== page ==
particular operation executes in precisely the same amount of time every time it
    occurs
•   In a complex machine, having a part move more quickly just because system
    resources are available may be just as catastrophic as having it not move at all
    because the system was busy
Single-User, Single Task
•   OS’es designed to manage the computer so that one user can effectively do one thing
    at a time
•   The Palm OS used in many palmtop computers (PDA’s) is an example of a single-
    user, single-task OS
Single-User, Multi-Tasking
•   Most popular OS
•   Used by most all PC’s and Laptops
•   Examples: Windows, Mac OS, Linux
•   Lets a single user interact with several programs, simultaneously
Multi-User
•   A multi-user OS allows many users to take advantage of the computer's resources,
    simultaneously
•   The OS must make sure that the requirements of the various users are balanced, and
    that the programs they are using each have sufficient and separate resources so that
    a problem with one user doesn't affect any of the other users
•   Examples: Linux, Unix, VMS and mainframe OS’es, such as MVS
Another Way of Classifying
Uni-processor OS’es
  Designed to schedule tasks on a single uP only
        Example:     DOS
Multi-processor OS’es
  Can control computers having multiple uPs, at times 1000’s of them
        Example:     Current versions of Windows, Mac                          OS, Linux,
  Solaris
How many different OS’es are there?
•   100’s
•   OS’es from the Windows family dominate the desktops and run on millions of PC’s
•   OS’es from the Unix family (Unix, Linux, etc) are quite popular on servers
•   There are hundreds more. Some designed for mainframes only. Some for
    embedded applications only.

                               Comparing Popular OS’es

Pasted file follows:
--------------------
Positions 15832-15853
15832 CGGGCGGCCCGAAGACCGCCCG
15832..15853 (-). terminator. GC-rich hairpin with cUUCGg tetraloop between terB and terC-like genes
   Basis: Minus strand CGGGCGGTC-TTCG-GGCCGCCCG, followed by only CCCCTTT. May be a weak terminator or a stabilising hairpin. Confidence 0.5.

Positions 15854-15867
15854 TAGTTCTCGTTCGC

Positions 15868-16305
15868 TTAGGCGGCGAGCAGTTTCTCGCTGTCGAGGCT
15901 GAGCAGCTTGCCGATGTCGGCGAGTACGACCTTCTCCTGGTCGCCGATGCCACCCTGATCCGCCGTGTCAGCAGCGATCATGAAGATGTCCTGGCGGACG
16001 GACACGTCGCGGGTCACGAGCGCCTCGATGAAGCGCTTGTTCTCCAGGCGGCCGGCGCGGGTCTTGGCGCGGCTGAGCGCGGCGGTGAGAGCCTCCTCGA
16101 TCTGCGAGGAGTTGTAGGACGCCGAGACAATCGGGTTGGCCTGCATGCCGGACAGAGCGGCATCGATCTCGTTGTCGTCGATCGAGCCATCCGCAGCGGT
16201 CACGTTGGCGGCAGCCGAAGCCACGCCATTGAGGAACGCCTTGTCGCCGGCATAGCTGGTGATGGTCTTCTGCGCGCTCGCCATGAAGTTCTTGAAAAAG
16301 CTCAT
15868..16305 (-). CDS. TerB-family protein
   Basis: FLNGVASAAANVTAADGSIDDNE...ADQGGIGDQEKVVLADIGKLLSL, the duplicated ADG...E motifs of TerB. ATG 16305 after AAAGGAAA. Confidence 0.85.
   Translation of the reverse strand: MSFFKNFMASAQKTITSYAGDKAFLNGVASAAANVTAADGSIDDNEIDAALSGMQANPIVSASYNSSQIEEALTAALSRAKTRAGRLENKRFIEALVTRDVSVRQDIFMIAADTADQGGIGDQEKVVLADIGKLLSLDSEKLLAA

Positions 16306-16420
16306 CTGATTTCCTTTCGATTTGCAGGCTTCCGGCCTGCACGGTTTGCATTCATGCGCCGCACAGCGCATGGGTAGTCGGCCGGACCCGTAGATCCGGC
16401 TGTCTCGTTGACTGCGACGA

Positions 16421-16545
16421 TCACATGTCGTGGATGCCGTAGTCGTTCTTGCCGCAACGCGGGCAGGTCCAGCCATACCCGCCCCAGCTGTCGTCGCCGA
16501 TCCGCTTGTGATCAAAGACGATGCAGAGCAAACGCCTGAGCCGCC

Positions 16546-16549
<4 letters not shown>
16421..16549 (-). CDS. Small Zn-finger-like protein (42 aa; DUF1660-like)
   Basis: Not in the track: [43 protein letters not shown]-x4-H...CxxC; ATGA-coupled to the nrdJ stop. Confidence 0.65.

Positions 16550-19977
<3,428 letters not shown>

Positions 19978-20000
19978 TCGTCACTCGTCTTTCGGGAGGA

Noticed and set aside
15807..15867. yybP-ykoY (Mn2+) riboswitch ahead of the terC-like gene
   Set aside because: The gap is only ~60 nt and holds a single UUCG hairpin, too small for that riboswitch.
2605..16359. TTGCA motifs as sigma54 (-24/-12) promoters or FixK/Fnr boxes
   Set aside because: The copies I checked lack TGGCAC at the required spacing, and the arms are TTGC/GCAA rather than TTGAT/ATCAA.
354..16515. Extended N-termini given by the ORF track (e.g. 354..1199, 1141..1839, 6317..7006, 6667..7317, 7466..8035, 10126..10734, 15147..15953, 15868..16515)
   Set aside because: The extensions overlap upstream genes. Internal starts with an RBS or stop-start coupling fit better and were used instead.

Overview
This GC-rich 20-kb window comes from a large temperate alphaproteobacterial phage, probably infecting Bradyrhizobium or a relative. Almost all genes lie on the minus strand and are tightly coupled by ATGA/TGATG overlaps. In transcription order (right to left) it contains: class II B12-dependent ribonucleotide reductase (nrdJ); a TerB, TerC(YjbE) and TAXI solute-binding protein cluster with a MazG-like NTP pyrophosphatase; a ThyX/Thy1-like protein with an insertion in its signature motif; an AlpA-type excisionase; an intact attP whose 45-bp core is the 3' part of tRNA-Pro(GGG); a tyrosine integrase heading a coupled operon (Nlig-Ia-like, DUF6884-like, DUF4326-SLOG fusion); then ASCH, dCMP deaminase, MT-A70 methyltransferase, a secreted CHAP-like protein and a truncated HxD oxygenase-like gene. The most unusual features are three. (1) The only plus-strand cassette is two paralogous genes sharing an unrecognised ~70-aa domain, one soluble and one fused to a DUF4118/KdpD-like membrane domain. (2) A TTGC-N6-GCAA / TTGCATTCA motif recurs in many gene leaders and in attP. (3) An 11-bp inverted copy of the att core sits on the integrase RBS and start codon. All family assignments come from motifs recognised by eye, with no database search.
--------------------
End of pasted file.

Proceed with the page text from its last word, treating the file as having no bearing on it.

OS         HW     Stability Cost Apps. Support        Security Popularity


                                                                                  Page 4 of 6
                            © Copyright Virtual University of Pakistan
Virtual University                                                      Introduction to Computing



          Windows                              Huge
                      PC     Poor       $300        OK           Poor   Amazing
          (GUI)                                no.

          Mac OS
                      Mac Good          $60 Many OK              Good   Low
          (Shell/GUI)

          Linux
                      Many Good         Low Many Variable        Good   Low
          (Shell/GUI)

          Unix
                      Many Excellent High Many Expensive Excellent Servers
          (Shell/GUI)

What have we learnt today?
•    The role of the OS in a computing environment
•    The various functions that an OS performs
•    The main components of an OS
•    Various types of OS’es
Next Lecture: Application SW
We’ll learn about application SW, i.e. programs that interact directly with the user for the
performance of a certain type of work
We’ll try to become familiar with various SW used in the following application areas:
    – Scientific/engineering/graphics
    – Business
    – Productivity
    – Entertainment
    – Educational




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                           © Copyright Virtual University of Pakistan
Virtual University                                                Introduction to Computing




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                     © Copyright Virtual University of Pakistan